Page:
I have read it cover to cover last month and now, I am reading it again. Sometimes, I read a book many times, finding that every time I read it, I find something else.

The Secret taught me about the Law of Attraction--that you attract into your life what you think about, positively or negatively. If you think that you will never make it, you won't. If you think you will not become rich with the work you do, you won't.

So we writers say, "No one gets rich writing." Is it a shock that I am not rich now?

We should always think about the things we like to attract them like a magnet.

"Thoughts become things. Choose the good ones. . ."

I am examining my life. I reflect about everything I have right now and The Secret could be right.

When I was young, I wanted to be a teacher (done that), a stewardess (done that) and to have my own family (doing that). I wished with all my heart that I could have happy, healthy, loving children that I will prioritize over a career (done that). And so, though sometimes, being married and raising 5 of them is hard, I make decisions everyday to reinforce my dream family.

And I am having it now. I am grateful and on my knees that I have what is important to me right now, walang labis, kulang ng konti in the financial side.

At this point, I see myself retiring in Tagaytay. I knew that when it took me 3 years to pay for a small lot there. Where we will get the money to build, I don't know. But then again, I didn't know where the money came for the lot either. But the money came.

The Law of Attraction says that the money came because I thought of retiring there and worked towards it. The Universe opens the windows of opportunity for all of us to get what we want. Kinda like in the movie, the Matrix-- guiding Neo away from the agents. So when they say you are in the right place at the right time, the law is in action. The Universe shows you the way, gives you the resources, and the introduces you to the right people to guide you towards your path.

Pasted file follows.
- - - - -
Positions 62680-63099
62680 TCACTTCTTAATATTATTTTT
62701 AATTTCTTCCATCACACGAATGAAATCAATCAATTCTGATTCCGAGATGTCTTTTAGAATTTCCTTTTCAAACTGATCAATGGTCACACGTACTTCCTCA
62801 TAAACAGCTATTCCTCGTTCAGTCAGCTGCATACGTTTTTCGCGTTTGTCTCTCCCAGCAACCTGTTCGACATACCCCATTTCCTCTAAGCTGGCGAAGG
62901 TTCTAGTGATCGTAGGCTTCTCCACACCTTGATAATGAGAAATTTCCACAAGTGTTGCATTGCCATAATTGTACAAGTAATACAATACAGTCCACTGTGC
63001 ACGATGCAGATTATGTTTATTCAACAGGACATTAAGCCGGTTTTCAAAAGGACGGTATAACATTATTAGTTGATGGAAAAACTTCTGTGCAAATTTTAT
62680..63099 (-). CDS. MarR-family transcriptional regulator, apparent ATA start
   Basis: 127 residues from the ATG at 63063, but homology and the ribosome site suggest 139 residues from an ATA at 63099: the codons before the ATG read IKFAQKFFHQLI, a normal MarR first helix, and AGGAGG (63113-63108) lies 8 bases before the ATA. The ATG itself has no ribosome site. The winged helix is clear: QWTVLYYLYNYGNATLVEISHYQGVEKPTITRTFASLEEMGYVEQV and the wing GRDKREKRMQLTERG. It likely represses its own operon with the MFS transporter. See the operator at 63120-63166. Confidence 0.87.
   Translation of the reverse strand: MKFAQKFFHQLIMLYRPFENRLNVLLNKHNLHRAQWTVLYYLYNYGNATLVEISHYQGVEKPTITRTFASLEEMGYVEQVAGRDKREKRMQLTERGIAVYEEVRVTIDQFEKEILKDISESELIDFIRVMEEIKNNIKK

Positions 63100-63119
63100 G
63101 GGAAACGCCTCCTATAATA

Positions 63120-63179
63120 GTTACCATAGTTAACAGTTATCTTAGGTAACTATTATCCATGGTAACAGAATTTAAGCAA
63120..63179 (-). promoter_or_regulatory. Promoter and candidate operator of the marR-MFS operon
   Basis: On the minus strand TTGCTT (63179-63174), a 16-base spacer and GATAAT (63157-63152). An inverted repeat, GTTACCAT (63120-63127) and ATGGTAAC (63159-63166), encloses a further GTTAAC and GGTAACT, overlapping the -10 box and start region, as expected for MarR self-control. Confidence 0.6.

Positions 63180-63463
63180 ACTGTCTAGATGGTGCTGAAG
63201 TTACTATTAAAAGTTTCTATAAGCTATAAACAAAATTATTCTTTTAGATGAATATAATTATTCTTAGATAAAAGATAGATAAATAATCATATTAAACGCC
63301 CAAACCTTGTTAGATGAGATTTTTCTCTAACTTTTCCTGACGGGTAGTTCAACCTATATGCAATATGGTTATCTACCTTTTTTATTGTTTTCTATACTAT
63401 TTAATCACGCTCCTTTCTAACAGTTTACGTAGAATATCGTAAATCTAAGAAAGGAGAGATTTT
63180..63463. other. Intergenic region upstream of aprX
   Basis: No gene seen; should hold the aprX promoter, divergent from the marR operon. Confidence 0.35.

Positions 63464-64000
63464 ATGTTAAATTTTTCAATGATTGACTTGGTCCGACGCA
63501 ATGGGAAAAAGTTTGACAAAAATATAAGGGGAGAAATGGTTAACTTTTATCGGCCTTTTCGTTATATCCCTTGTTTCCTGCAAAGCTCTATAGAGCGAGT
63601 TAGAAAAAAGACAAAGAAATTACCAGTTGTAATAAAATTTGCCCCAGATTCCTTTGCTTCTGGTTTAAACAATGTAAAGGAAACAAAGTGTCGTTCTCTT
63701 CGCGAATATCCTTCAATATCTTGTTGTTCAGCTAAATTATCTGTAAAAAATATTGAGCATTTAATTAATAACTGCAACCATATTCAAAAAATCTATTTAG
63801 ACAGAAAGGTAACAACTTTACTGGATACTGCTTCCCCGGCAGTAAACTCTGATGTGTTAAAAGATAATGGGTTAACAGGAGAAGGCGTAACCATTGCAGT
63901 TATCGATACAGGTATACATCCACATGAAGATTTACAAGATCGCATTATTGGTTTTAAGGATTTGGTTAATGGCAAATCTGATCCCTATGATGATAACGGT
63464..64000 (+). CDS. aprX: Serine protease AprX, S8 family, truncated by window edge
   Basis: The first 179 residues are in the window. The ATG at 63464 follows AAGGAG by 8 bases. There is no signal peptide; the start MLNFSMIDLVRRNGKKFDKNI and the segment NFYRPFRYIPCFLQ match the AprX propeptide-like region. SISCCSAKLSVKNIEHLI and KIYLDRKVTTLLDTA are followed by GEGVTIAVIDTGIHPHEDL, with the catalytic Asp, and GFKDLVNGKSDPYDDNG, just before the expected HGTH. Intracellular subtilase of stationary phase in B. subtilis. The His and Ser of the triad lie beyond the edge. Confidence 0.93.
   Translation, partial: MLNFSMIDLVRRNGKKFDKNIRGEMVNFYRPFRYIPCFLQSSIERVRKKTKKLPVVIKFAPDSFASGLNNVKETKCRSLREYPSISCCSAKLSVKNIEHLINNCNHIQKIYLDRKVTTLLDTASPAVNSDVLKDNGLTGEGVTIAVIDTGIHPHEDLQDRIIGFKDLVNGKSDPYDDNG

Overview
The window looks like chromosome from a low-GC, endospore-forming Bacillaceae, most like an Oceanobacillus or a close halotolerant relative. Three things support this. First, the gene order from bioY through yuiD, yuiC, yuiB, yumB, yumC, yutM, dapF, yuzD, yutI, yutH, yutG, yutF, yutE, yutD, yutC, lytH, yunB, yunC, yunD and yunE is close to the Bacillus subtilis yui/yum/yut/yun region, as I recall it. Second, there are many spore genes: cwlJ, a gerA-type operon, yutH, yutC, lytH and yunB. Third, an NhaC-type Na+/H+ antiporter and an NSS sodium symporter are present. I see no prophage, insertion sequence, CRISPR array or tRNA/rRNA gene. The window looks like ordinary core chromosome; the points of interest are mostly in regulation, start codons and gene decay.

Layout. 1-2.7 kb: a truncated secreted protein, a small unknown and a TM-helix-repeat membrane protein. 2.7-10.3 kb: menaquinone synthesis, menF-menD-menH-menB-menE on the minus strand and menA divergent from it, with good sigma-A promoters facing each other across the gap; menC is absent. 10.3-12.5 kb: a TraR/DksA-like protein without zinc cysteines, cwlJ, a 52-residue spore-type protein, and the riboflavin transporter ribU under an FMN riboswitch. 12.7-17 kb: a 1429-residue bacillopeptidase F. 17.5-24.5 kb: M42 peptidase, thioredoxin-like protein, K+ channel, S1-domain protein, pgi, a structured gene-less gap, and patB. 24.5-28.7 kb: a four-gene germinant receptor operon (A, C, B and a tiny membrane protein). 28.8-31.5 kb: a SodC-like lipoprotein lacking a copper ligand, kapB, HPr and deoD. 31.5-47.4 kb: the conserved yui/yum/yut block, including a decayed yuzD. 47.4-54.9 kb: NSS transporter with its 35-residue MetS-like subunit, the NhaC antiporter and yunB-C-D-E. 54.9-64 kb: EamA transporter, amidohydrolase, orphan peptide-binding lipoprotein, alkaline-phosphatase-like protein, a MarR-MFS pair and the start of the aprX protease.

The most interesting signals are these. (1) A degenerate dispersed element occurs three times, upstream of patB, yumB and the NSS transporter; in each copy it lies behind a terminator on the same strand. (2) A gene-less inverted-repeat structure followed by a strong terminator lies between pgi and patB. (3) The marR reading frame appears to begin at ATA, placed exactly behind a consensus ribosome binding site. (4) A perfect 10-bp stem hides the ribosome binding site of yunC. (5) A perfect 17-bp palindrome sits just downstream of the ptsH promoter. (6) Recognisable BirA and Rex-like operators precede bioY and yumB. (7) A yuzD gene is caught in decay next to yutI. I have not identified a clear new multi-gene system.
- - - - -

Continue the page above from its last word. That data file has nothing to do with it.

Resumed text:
In our last day-off, my friend, N, and I discussed The Secret. We know that there is One Source that always was, always will be. And it makes sense that this Source is abundant and generous, that it shouldn't be a shame to ask.

And though we kinda know the theories behind the new mindset, living them out is another story.

We realize that there are many things to unlearn. For my part, I should unlearn to avoid richness and saying that I have money because somehow, when I was young, I learned that being too rich is bad, specially if you did not work hard for it. So when I had money, I hid it (still do).

I have to learn that money is good, specially if you could use it to share or serve. . .

I have to unlearn that being the best you can be is not being boastful or arrogant. You can do your best and still remain humble. I have to accept that I have the potential to make a lot of money and go for it.

Though I am very blessed, I find that it is quite difficult to unlearn the things I am afraid of. And these fears limit me.

Let me try to wish for a cruise for me and my kids. I didn't dare wish for it because other people might think it is frivolous. I want to learn who the "other people" are. They are the faceless critics I hear in my head--sometimes it's an aunt, sometimes a grandmother, sometimes a bad experience with a rich classmate in high school. I am also sure that if good and abundant things come to me, they will not feel bad. It is all in my head!